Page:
Four Studies of Oslo and New York (2012) likewise begins with a briefing between two real estate agents on how sun exposure affects the price of a flat, played over a panoramic shot of an apartment for sale. This is echoed, about halfway through the film, by a longer discussion between two Norwegian architects (Guttu’s father and one of his friends in the guise of Vladimir and Estragon from Samuel Beckett’s play Waiting for Godot). In what could be seen as another instance of “unitary urbanism” advocated by the Situationist program, they bemoan the way Scandinavian housing regulations set up in the 1970s to ensure that access to light is factored into planning decisions have since been diluted, as they bask in the sunshine on a bench facing the Oslo harbour with stacks of books piled besides them from which they occasionally read out.
Commissioned by Le Quartier, the two-channel HD video The Adults (2014) makes a strong visual impact at the outset of the show, owing to the sheer size of the projection and its bright flickering colours. As if to balance out the discursive modes of communication privileged in the above-mentioned pieces, the two boys who are the silent protagonists of The Adults (2014) seem to understand each other without needing to speak. In an interview with curator Keren Detton, Guttu invokes the Danish architect Palle Nielson who saw children at play as “a model for a qualitative society”. The Adults shows the two young boys as if prematurely aged by the invasive, artificial lights of the moving image displays advertising a medley of instantly recognisable products – a blatant case of “the manipulation of cities and their inhabitants” denounced in the Basic Program.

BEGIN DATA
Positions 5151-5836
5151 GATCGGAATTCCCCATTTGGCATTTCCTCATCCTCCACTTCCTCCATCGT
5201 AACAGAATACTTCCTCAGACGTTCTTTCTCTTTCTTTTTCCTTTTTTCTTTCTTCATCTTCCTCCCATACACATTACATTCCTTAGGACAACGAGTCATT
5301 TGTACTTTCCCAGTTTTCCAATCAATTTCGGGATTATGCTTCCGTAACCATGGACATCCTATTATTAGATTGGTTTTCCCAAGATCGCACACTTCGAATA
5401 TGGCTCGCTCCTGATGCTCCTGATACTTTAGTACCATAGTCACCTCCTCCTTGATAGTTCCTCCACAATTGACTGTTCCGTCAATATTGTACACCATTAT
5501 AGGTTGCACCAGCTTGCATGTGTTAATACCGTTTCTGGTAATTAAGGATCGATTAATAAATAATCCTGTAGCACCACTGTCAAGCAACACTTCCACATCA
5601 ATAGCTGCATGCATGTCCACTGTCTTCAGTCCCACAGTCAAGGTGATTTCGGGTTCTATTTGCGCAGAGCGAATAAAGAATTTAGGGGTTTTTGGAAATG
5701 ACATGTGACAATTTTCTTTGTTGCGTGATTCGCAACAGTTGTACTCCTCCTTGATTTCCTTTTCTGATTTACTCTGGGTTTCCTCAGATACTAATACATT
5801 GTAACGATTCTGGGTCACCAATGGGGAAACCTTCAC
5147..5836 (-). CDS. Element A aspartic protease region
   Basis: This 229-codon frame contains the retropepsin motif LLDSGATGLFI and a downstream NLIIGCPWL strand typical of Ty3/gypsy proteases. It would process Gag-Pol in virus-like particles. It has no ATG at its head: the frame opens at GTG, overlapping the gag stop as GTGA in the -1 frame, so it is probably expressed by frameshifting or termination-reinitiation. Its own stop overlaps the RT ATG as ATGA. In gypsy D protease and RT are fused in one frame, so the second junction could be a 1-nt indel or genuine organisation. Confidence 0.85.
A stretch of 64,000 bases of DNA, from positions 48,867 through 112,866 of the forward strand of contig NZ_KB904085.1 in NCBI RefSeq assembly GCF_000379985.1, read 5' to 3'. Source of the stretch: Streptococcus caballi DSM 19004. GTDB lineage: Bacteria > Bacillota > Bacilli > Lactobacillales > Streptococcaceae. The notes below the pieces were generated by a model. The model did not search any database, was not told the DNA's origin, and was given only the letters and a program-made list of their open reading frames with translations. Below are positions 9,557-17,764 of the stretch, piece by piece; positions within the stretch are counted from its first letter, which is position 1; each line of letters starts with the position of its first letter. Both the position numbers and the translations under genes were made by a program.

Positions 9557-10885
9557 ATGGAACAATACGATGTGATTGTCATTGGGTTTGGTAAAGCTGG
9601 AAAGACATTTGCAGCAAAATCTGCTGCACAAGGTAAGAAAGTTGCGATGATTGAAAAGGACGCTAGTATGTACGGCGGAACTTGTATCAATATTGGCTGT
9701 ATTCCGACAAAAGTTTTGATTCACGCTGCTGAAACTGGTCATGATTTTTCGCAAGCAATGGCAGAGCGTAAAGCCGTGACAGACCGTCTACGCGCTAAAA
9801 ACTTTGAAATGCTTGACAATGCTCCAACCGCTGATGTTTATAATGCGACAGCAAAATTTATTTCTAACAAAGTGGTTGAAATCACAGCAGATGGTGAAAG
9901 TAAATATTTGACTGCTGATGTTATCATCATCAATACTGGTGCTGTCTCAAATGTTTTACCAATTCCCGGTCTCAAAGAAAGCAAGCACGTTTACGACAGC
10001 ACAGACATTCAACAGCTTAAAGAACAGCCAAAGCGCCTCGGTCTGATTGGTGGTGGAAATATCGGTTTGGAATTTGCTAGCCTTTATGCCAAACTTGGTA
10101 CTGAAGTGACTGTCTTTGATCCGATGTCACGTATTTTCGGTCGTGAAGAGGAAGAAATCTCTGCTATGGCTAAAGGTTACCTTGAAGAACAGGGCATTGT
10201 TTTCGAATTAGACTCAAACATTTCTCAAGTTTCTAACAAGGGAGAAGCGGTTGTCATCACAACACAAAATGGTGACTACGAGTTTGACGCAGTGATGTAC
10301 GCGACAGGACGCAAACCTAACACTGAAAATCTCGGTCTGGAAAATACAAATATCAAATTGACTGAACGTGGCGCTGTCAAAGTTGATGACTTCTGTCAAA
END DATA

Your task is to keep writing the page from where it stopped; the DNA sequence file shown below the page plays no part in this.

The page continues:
Yet unlike the remaining passengers waiting on the platform or sitting inside subway carriages, dwarfed by the larger-than-life effigies that they either ignore or look at absent-mindedly, the boys give them their full attention and use the pulsing lights as visual cues for a perfectly synchronised choreography à deux, in which they alternatively face and turn their backs on the advertisements. Where adults passively absorb the content of the messages, their concerted play is a way of breaking free and a living embodiment of unitary urbanism.